Sunday, 2 September 2018

Labor Day Weekend special offer

It's Labor Day Weekend in the USA, which I have no real clue about other than... something about wearing white?

However, it does mean that PRESUMED DEAD has been selected for a 99¢ Kindle deal, so if you don't have it yet, go get it. If you do have it, tell your friends. If you've already done both of those things and you're feeling generous, write a review!

As usual, the other ebook emporia are matching the deal, so you should be able to get it from your preferred source:

Sunday, 5 August 2018

What I've been doing lately

I wonder how many blog posts in the year 2018 being with "Sorry I haven't blogged in a while..."? Well, this is another.

Anyway, I thought it would be good to post an update of what I've been up to over the last while. First up, the annual Theakston's Old Peculier Crime Festival in Harrogate.

As usual, this was a great opportunity to chat to other writers, catch up with my editor Francesca and generally mingle with book people.

Following on from last year's success, Orion did another great job with the Incident Room - a suite in the Swan Hotel they booked out for the weekend and decked out with some gruesome props, and a bunch of great events.

I arrived at the festival fashionably late on the Friday, in time to be one of the jurors grilled by Steve Cavanagh for Thirteen Live, along with Neil White, Stuart Neville and Martyn Waites.

Saturday started with The Hungover Gameshow, hosted by the Two Crime Writers (aka Luca Veste and Steve Cavanagh) and for legal reasons, bearing absolutely no similarity to Pointless.

I had a pretty good teammate...

We didn't quite manage to win, making it to the final round before being defeated by Val McDermid and Mark Billingham's superior crime fiction knowledge. The whole thing was recorded, and it will be available to listen to sometime soon on the Two Crime Writers website.

My last event of the weekend was a panel on series fiction, hosted by the excellent Marnie Riches. It was me, Rob Sinclair, Emma Kavanagh and Daniel Cole. We got to discuss the challenges of writing a series character, our inspirations, how much research we do, and how we plot the books. 75% of us used spreadsheets to keep things straight. I felt at home.

Sunday and the long train journey home, during which I was able to catch up on my edits for book 6 (which isn't a Carter Blake book).

...and then I was straight into the next thing, which was filming an episode of the brilliant CBS Reality series Written in Blood with my fellow author Simon Toyne.

If you haven't seen it, the series involves Simon talking to a crime writer about a case that has inspired something in their work, or that they have a local connection to. I ended up discovering a serial killer almost literally in my back yard...

The episode will air in the UK as part of the new series in the autumn, and I'll be sure to let you know as soon as I have a date. The whole experience was fascinating, and Simon was a terrific host.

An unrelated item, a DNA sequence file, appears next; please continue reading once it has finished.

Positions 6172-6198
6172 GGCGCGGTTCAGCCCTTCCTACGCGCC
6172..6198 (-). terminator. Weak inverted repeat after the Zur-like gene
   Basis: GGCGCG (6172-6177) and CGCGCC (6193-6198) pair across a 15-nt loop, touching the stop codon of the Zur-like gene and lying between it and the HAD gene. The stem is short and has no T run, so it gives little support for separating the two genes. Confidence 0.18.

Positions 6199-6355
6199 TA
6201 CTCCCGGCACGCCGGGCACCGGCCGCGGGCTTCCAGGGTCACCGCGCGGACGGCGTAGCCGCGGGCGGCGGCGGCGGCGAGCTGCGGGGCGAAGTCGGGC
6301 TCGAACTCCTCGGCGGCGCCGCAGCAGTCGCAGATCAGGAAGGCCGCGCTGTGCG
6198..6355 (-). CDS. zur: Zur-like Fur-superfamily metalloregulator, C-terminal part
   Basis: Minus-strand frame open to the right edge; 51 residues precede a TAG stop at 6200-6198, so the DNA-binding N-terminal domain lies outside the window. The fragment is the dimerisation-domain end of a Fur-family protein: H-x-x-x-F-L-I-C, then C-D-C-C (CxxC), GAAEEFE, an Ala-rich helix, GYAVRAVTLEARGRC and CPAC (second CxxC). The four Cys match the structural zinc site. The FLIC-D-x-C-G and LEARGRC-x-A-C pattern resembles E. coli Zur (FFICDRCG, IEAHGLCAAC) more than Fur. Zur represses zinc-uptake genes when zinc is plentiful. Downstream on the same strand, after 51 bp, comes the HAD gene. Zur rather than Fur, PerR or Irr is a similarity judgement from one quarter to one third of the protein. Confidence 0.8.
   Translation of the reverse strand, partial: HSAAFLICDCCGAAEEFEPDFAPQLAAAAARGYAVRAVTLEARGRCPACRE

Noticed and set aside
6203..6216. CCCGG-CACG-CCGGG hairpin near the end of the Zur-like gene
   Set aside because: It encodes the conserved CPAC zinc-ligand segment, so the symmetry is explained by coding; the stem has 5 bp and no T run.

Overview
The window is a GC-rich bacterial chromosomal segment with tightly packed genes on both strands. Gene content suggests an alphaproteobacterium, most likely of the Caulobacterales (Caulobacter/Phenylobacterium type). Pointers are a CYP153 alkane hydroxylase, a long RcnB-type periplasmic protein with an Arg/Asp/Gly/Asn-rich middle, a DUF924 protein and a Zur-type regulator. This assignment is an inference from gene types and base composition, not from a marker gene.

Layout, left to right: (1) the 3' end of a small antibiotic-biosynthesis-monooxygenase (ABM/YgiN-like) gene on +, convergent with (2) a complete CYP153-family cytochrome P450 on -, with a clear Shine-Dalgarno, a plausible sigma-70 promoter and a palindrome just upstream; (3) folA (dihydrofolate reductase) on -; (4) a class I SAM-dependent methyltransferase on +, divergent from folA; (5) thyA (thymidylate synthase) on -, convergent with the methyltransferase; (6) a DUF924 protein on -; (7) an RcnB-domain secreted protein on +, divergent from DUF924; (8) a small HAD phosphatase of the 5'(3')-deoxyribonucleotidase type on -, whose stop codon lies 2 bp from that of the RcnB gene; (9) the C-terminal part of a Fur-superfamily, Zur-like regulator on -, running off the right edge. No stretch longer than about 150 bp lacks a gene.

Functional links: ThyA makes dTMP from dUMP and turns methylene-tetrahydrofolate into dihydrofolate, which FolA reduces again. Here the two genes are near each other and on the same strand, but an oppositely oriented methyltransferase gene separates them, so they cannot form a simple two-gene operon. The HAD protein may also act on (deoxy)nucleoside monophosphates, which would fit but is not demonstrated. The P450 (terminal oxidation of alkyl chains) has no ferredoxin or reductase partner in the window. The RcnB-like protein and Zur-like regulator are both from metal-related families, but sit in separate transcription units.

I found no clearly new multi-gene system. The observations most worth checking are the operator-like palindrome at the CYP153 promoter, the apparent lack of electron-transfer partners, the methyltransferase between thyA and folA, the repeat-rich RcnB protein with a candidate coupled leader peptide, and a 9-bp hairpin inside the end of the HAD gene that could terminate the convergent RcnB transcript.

I rounded off a busy couple of weeks with a talk to the Waterstones Durham reading group, followed by a signing. It was nice to actually stop in Durham for once, rather than just seeing it from a train window. A cool city and a great store.

I even got to fix the mistake on p288 of Don't Look For Me.

Next up on the festival front, I'm going to be making the trip to St Pete's, Florida for my first Bouchercon in a few weeks, at which I'll be on a panel with Meg Gardiner, Jennifer Hillier, Elizabeth Little and Neil S. Plakcy, moderated by Kristopher Zgorski. Can't wait to hit my first US festival.

And before that, I'm going to be making a short research trip to the Scottish Highlands for that non-Carter Blake book I mentioned earlier.

I'll have a lot more to say about that one soon. Watch this space...

Thursday, 19 July 2018

Presumed Dead on sale, and Harrogate

I'm off to the wonderful Theakstons Old Peculier Crime Writing Festival at Harrogate this weekend, and to join in with the festivities, my publisher is offering my new book for only 99p in UK ebook this weekend.

It's not even out in paperback yet, so this is a big £7 saving, and I hope you'll find it an offer you can't refuse.

You can get it at all the usual ebook outlets:

As for my itinerary at Harrogate, I'll be on a panel on series fiction chaired by Marnie Riches, and taking part in the hungover quiz show on Saturday.

Aside from that, I'll be generally socialising/drinking, so if you're at Harrogate, please come and say hello.

Thursday, 21 June 2018

McIlvanney Prize longlisting

So pleased to report that Presumed Dead has been longlisted for the 2018 McIlvanney Prize!

It joins a stellar lineup of books from authors including Craig Robertson, James Oswald, Chris Brookmyre and Caro Ramsay.

You can read the full announcement on the Bloody Scotland website. The shortlist is announced later this summer, but in the meantime I'm very happy that the new book is in such great company. Big congratulations to everyone else who made the list.